St. Bernardine says, that to form an idea of the grief of Mary in losing her Jesus by death, it is necessary to consider the love that this mother bore to this her Son. All mothers feel the sufferings of their children as their own. Hence the woman of Chanaan, when she prayed the Saviour to deliver her daughter from the devil that tormented her, said to him, that he should have pity on the mother rather than on the daughter: "Have mercy on me, oh Lord, thou son of David, my daughter is grievously troubled by a devil." But that mother ever loved a child so much as Mary loved Jesus? He was her only child, reared amidst so many troubles and pains; a most amiable child, and most loving to his mother; a Son, who was at the same time her Son and her God; who came on earth to kindle in the hearts of all the holy fire of divine love, as he himself declared: "I am come to cast fire on the earth, and what will I but that it be kindled?" Let us consider how he must have inflamed that pure heart of his holy mother, so free from every earthly affection. In a word, the blessed Virgin herself said to St. Bridget, that through love her heart and tie heart of her Son was one: "Urmm erat cor meum, et cor filii mei." That blending of hand maid and mother, of Son and God, kindled in the heart of Mary afire composed of a thousand flames. But afterwards, at the time of the passion, this flame of love was changed into a sea of sorrow. Hence St. Bernardino says: All the sorrows of the world united would not be equal to the sorrow of the glorious Mary. Yes, because this mother, as St. Lawrence Justinian writes: The more tenderly she loved, was the more deeply wounded. The greater the tenderness with which she loved him, the greater was her grief at the sight of his sufferings, especially when she met her Son, after he had already been condemned, going to death at the place of punishment, bearing the cross. And this is the fourth sword of sorrow which to-day we have to consider.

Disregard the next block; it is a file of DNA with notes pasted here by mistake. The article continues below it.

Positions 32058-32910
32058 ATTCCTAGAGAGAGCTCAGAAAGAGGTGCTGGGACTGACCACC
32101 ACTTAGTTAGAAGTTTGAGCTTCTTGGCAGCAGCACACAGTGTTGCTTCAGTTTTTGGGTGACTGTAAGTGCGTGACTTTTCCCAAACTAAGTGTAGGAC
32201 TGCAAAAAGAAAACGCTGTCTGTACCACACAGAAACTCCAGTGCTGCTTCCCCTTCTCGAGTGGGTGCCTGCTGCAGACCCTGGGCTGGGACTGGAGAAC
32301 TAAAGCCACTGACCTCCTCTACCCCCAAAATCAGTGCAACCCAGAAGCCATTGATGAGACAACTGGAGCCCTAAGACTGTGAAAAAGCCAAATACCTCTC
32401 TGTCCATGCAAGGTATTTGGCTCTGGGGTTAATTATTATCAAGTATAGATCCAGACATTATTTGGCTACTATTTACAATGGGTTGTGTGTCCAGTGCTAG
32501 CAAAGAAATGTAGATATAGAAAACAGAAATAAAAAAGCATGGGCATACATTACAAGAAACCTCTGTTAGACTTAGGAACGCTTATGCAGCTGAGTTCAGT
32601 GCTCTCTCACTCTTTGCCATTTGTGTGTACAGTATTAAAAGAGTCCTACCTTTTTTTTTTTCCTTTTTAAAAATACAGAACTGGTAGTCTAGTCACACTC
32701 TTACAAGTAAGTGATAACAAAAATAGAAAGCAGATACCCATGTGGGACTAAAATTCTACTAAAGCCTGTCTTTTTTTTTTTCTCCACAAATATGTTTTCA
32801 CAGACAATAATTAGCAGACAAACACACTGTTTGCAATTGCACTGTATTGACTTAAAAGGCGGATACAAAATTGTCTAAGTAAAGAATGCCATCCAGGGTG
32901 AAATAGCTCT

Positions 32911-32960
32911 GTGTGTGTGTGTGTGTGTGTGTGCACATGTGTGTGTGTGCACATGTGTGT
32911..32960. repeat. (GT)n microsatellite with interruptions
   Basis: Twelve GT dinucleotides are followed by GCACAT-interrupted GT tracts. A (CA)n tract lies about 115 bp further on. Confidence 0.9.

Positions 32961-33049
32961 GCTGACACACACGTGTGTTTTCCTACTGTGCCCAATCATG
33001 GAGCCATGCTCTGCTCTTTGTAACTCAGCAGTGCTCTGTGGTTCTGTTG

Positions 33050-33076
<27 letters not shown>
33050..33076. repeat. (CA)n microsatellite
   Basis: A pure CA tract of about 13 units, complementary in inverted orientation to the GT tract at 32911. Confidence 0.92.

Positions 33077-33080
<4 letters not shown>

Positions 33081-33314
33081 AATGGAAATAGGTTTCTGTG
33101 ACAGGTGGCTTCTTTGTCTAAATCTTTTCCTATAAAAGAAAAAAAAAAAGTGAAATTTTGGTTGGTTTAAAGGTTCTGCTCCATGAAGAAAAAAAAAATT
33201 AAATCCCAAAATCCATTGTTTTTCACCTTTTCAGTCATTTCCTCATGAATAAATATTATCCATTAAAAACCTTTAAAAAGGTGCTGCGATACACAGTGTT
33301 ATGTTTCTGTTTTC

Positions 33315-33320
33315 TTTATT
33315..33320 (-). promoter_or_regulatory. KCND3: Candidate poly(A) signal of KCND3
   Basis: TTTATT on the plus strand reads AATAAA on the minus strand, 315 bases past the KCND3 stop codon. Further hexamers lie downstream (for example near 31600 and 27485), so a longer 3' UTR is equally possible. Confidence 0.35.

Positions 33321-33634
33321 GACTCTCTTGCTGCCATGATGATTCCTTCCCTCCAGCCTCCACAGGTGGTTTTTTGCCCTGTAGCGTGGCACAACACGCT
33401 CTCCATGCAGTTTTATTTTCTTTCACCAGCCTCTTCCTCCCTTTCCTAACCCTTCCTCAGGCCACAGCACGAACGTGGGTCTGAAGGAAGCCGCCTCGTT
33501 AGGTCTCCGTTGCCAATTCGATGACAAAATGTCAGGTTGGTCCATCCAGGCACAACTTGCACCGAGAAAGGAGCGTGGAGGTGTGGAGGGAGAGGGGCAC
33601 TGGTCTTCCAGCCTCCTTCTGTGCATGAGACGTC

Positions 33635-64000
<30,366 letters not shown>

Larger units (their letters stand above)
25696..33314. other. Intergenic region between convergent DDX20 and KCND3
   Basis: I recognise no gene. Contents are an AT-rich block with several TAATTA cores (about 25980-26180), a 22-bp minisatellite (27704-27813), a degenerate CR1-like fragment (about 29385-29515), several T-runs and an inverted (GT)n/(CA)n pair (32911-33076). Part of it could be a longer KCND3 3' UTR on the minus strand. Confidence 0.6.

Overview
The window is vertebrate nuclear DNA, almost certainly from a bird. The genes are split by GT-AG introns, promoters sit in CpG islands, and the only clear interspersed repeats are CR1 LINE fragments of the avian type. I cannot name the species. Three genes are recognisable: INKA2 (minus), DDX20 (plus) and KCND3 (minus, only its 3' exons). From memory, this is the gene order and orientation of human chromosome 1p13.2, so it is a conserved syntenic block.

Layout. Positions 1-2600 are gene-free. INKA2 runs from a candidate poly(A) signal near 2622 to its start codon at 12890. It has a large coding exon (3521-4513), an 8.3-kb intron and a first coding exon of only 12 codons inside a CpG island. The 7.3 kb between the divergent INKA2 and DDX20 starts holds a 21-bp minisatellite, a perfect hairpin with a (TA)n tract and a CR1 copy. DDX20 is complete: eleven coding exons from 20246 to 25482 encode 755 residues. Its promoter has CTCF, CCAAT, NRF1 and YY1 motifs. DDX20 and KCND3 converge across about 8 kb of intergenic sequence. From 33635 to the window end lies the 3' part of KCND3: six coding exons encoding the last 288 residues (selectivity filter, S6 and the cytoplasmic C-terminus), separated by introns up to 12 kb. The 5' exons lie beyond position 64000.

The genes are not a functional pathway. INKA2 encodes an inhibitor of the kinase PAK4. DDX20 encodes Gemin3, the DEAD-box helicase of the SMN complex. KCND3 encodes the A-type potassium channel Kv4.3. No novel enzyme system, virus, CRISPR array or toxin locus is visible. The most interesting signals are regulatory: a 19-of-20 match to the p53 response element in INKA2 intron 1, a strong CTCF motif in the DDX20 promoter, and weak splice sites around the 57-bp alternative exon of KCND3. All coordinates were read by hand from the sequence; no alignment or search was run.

The mother wished to embrace him, as St. Anselm says, but the officers of justice thrust her aside, loading her with insults, and urge onward our afflicted Lord. Mary follows. Ah, holy Virgin, where art thou going? To Calvary ! And canst thou trust thyself to see him who is thy life hanging from a cross? And thy life shall be as it were hanging before thee: "Et erit vita tua quasi pendens ante te." Ah! my mother, stop, says St. Lawrence Justinian, as if the Son himself had then spoken to her; where dost thou hasten? Where art thou going? If thou comest where I go, thou wilt be tortured with my sufferings, and I with thine. But although the sight of her dying Jesus must cost her such cruel anguish, the loving Mary will not leave him. The Son goes before, and the mother follows, that she may be crucified with her Son, as William the Abbot says: The mother took up her cross, and followed him, that she might be crucified with him. We even pity the wild beasts: "Ferarum etiam miseremur;" as St. John Chrysostom has said. If we should see a lioness following her whelp as he was led to death, even this wild beast would call forth our compassion. And shall we not feel compassion to see Mary following her im maculate Lamb, as they are leading him to death ? Let us then pity her, and endeavor also ourselves to accompany her Son and herself, bearing with patience the cross which the Lord imposes upon us. Why did Jesus Christ, asks St. John Chrysostom, desire to be alone in his other sufferings, but in bearing the cross wished to be helped by the Cyrenean ? And he answers: That thou mayest understand that the cross of Christ is not sufficient without thine. The cross alone of Jesus is not enough to save us, if we do not bear with resignation also our own, even unto death.

Prayers for each day.